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Wingstop profits soar, thanks to low chicken wing prices

The company is working on efforts to improve digital orders, including voice recognition technology.
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Chicken wing prices have come down dramatically this year, sending Wingstop’s profits—and its stock price—soaring.

The Dallas-based chicken wing chain said this week that its profit margins at company-owned restaurants increased by more than 1,000 basis points. Franchisees’ profit margins have improved by a similar level.

That’s because the price of wings has fallen by 23% this year, leading to a 7.5 percentage point decrease in food and beverage costs. Michael Skipworth, Wingstop’s CFO, said on the company’s earnings call that the wing price outlook “remains favorable.”

In addition, executives on the call said same-store sales are up 4.5% so far in the third quarter, after increasing 4.3% in the period ended June 30, despite tougher comparisons.

The combination of higher sales and higher profits sent the company’s stock skyrocketing on Friday. It rose more than 16% by early afternoon. Wingstop stock is up 45% year to date.

“We lack a true competitor and have multiple long-term sales drivers and a significant amount of white space in front of us for growth,” CEO Charlie Morrison said on the company’s earnings call.

Many of those sales drivers that Morrison believes will keep his chain rolling for the foreseeable future involve a shift to more digital sales.

As it is, nearly a quarter of the chain’s sales were through digital channels in the second quarter, and Morrison believes the company could one day have a digital ordering mix on par with many pizza chains.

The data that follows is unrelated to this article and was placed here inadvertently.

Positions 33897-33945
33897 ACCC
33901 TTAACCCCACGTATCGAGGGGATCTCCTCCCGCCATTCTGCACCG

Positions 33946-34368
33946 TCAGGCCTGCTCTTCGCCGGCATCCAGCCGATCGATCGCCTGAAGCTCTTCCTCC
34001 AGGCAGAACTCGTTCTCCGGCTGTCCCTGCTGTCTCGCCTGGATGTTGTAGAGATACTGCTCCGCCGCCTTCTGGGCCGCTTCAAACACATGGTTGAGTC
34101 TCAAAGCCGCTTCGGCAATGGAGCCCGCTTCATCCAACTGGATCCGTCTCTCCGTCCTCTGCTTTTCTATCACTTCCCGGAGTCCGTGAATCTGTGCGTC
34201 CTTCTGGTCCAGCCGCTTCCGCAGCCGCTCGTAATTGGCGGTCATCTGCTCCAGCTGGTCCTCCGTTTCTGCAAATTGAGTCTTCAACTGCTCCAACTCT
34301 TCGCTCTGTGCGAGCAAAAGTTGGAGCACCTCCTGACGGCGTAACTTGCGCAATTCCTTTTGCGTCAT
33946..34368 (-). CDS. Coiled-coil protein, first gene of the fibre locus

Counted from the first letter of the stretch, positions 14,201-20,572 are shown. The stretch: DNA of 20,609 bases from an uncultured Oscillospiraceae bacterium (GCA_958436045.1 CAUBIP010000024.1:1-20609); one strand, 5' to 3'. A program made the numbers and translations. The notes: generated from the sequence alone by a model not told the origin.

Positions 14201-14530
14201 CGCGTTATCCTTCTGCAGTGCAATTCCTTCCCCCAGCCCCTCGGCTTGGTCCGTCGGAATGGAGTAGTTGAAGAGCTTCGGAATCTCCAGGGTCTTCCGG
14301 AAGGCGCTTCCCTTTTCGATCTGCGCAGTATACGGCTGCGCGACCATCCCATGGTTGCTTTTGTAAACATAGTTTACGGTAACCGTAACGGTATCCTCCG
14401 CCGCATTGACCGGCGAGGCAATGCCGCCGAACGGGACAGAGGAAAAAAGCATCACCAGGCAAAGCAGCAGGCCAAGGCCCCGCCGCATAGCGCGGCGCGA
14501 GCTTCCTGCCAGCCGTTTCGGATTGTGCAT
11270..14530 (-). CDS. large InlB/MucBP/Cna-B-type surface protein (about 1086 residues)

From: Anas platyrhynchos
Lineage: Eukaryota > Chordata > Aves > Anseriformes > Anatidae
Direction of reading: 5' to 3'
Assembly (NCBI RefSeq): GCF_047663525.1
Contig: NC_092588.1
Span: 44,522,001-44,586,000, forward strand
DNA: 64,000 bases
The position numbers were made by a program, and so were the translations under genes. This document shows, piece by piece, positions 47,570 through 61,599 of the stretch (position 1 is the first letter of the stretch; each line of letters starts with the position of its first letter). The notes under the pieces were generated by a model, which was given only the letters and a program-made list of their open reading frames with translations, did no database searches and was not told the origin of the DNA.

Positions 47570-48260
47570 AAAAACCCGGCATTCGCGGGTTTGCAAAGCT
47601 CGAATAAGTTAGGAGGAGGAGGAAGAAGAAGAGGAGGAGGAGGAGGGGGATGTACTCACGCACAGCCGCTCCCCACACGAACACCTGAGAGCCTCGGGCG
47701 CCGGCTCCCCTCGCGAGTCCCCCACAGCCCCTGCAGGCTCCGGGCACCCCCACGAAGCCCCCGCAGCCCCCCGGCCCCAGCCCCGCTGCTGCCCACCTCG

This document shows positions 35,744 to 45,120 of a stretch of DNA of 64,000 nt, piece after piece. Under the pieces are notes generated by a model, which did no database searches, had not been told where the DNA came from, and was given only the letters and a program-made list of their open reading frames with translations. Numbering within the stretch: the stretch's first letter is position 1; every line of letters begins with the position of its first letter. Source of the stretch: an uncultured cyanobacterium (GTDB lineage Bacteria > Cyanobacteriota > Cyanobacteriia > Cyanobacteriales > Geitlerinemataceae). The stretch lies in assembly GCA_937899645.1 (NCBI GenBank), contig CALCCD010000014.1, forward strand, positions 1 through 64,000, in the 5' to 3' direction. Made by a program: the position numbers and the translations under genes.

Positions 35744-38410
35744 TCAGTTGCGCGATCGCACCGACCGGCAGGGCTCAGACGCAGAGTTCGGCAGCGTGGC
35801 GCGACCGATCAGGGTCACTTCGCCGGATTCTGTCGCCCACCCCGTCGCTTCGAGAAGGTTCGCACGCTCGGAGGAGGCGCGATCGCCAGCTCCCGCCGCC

Those digital orders are growing 400 basis points year over year.

One of the strategies Wingstop believes will help is voice recognition technology for phone orders, “so they can be digitized and converted into online orders,” Morrison said.

“A large percentage of orders come in over the phone,” he said, “so we believe we have ample incentive and opportunity for further digital expansion.”

The company also believes that delivery is a big opportunity. But unlike other chains that have quickly added delivery to their concept, Wingstop has been taking a slow approach. Morrison, however, said the company is gradually expanding its delivery capabilities with DoorDash this year.

He said that 15% to 20% of the company’s nearly 1,200 restaurants could be delivering chicken wings by the end of the year. The company began testing delivery in Las Vegas in April 2017, then expanded the service to Chicago and Austin. The company has experienced “sustained mid-to-high single-digit” sales increases in those markets, he said.

“We believe we have completed the preparation steps to start our national rollout of delivery,” Morrison said. “We believe we have proven demand for delivery, its profitability and our ability to provide a great guest experience.”

The company believes it can expand to 2,500 locations in the U.S., and it also believes Wingstop has the ability to spread its wings worldwide. The company is operating in just nine countries outside the U.S. but has had success in both Mexico and Indonesia, “two very different markets,” Morrison said.

“Given that chicken is the most highly consumed protein worldwide, and that we have the ability to augment our flavor offerings to match local taste preferences, we are seeing early success in our emerging international business,” he said.

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